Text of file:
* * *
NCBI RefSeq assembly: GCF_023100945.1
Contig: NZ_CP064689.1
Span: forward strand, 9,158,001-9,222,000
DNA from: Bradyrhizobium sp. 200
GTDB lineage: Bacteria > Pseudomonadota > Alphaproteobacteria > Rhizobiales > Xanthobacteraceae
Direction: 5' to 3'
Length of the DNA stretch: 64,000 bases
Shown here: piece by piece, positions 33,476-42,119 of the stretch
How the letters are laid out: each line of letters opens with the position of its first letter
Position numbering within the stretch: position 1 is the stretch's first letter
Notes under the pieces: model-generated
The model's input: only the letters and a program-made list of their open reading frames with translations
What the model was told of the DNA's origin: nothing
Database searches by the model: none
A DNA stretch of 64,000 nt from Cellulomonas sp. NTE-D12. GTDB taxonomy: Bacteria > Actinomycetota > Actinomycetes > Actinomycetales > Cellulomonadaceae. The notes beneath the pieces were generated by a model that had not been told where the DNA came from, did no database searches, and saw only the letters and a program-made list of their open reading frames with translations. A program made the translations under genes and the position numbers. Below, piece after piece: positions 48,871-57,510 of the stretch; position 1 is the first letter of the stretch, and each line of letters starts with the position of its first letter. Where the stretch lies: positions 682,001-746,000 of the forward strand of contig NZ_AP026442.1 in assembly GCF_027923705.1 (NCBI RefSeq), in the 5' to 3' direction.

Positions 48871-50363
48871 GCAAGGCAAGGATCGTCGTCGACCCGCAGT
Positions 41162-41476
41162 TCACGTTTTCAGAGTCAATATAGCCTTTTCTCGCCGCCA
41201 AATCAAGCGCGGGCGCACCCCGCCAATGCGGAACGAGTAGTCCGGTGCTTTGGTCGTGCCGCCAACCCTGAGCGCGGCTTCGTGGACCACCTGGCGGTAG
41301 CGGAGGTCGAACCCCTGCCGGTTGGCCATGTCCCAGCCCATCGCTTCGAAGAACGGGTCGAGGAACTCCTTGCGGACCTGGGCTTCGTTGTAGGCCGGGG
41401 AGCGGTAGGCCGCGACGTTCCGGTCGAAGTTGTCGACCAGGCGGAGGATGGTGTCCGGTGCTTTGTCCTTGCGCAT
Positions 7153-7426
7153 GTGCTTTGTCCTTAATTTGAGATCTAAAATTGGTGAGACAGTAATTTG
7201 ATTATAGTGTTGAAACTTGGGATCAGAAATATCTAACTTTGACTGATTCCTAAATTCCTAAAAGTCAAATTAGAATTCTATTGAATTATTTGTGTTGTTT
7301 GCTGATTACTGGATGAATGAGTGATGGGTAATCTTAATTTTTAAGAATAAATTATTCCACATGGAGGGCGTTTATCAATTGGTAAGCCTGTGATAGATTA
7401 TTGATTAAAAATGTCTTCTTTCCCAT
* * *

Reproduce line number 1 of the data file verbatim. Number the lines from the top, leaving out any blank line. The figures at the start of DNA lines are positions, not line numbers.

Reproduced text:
NCBI RefSeq assembly: GCF_023100945.1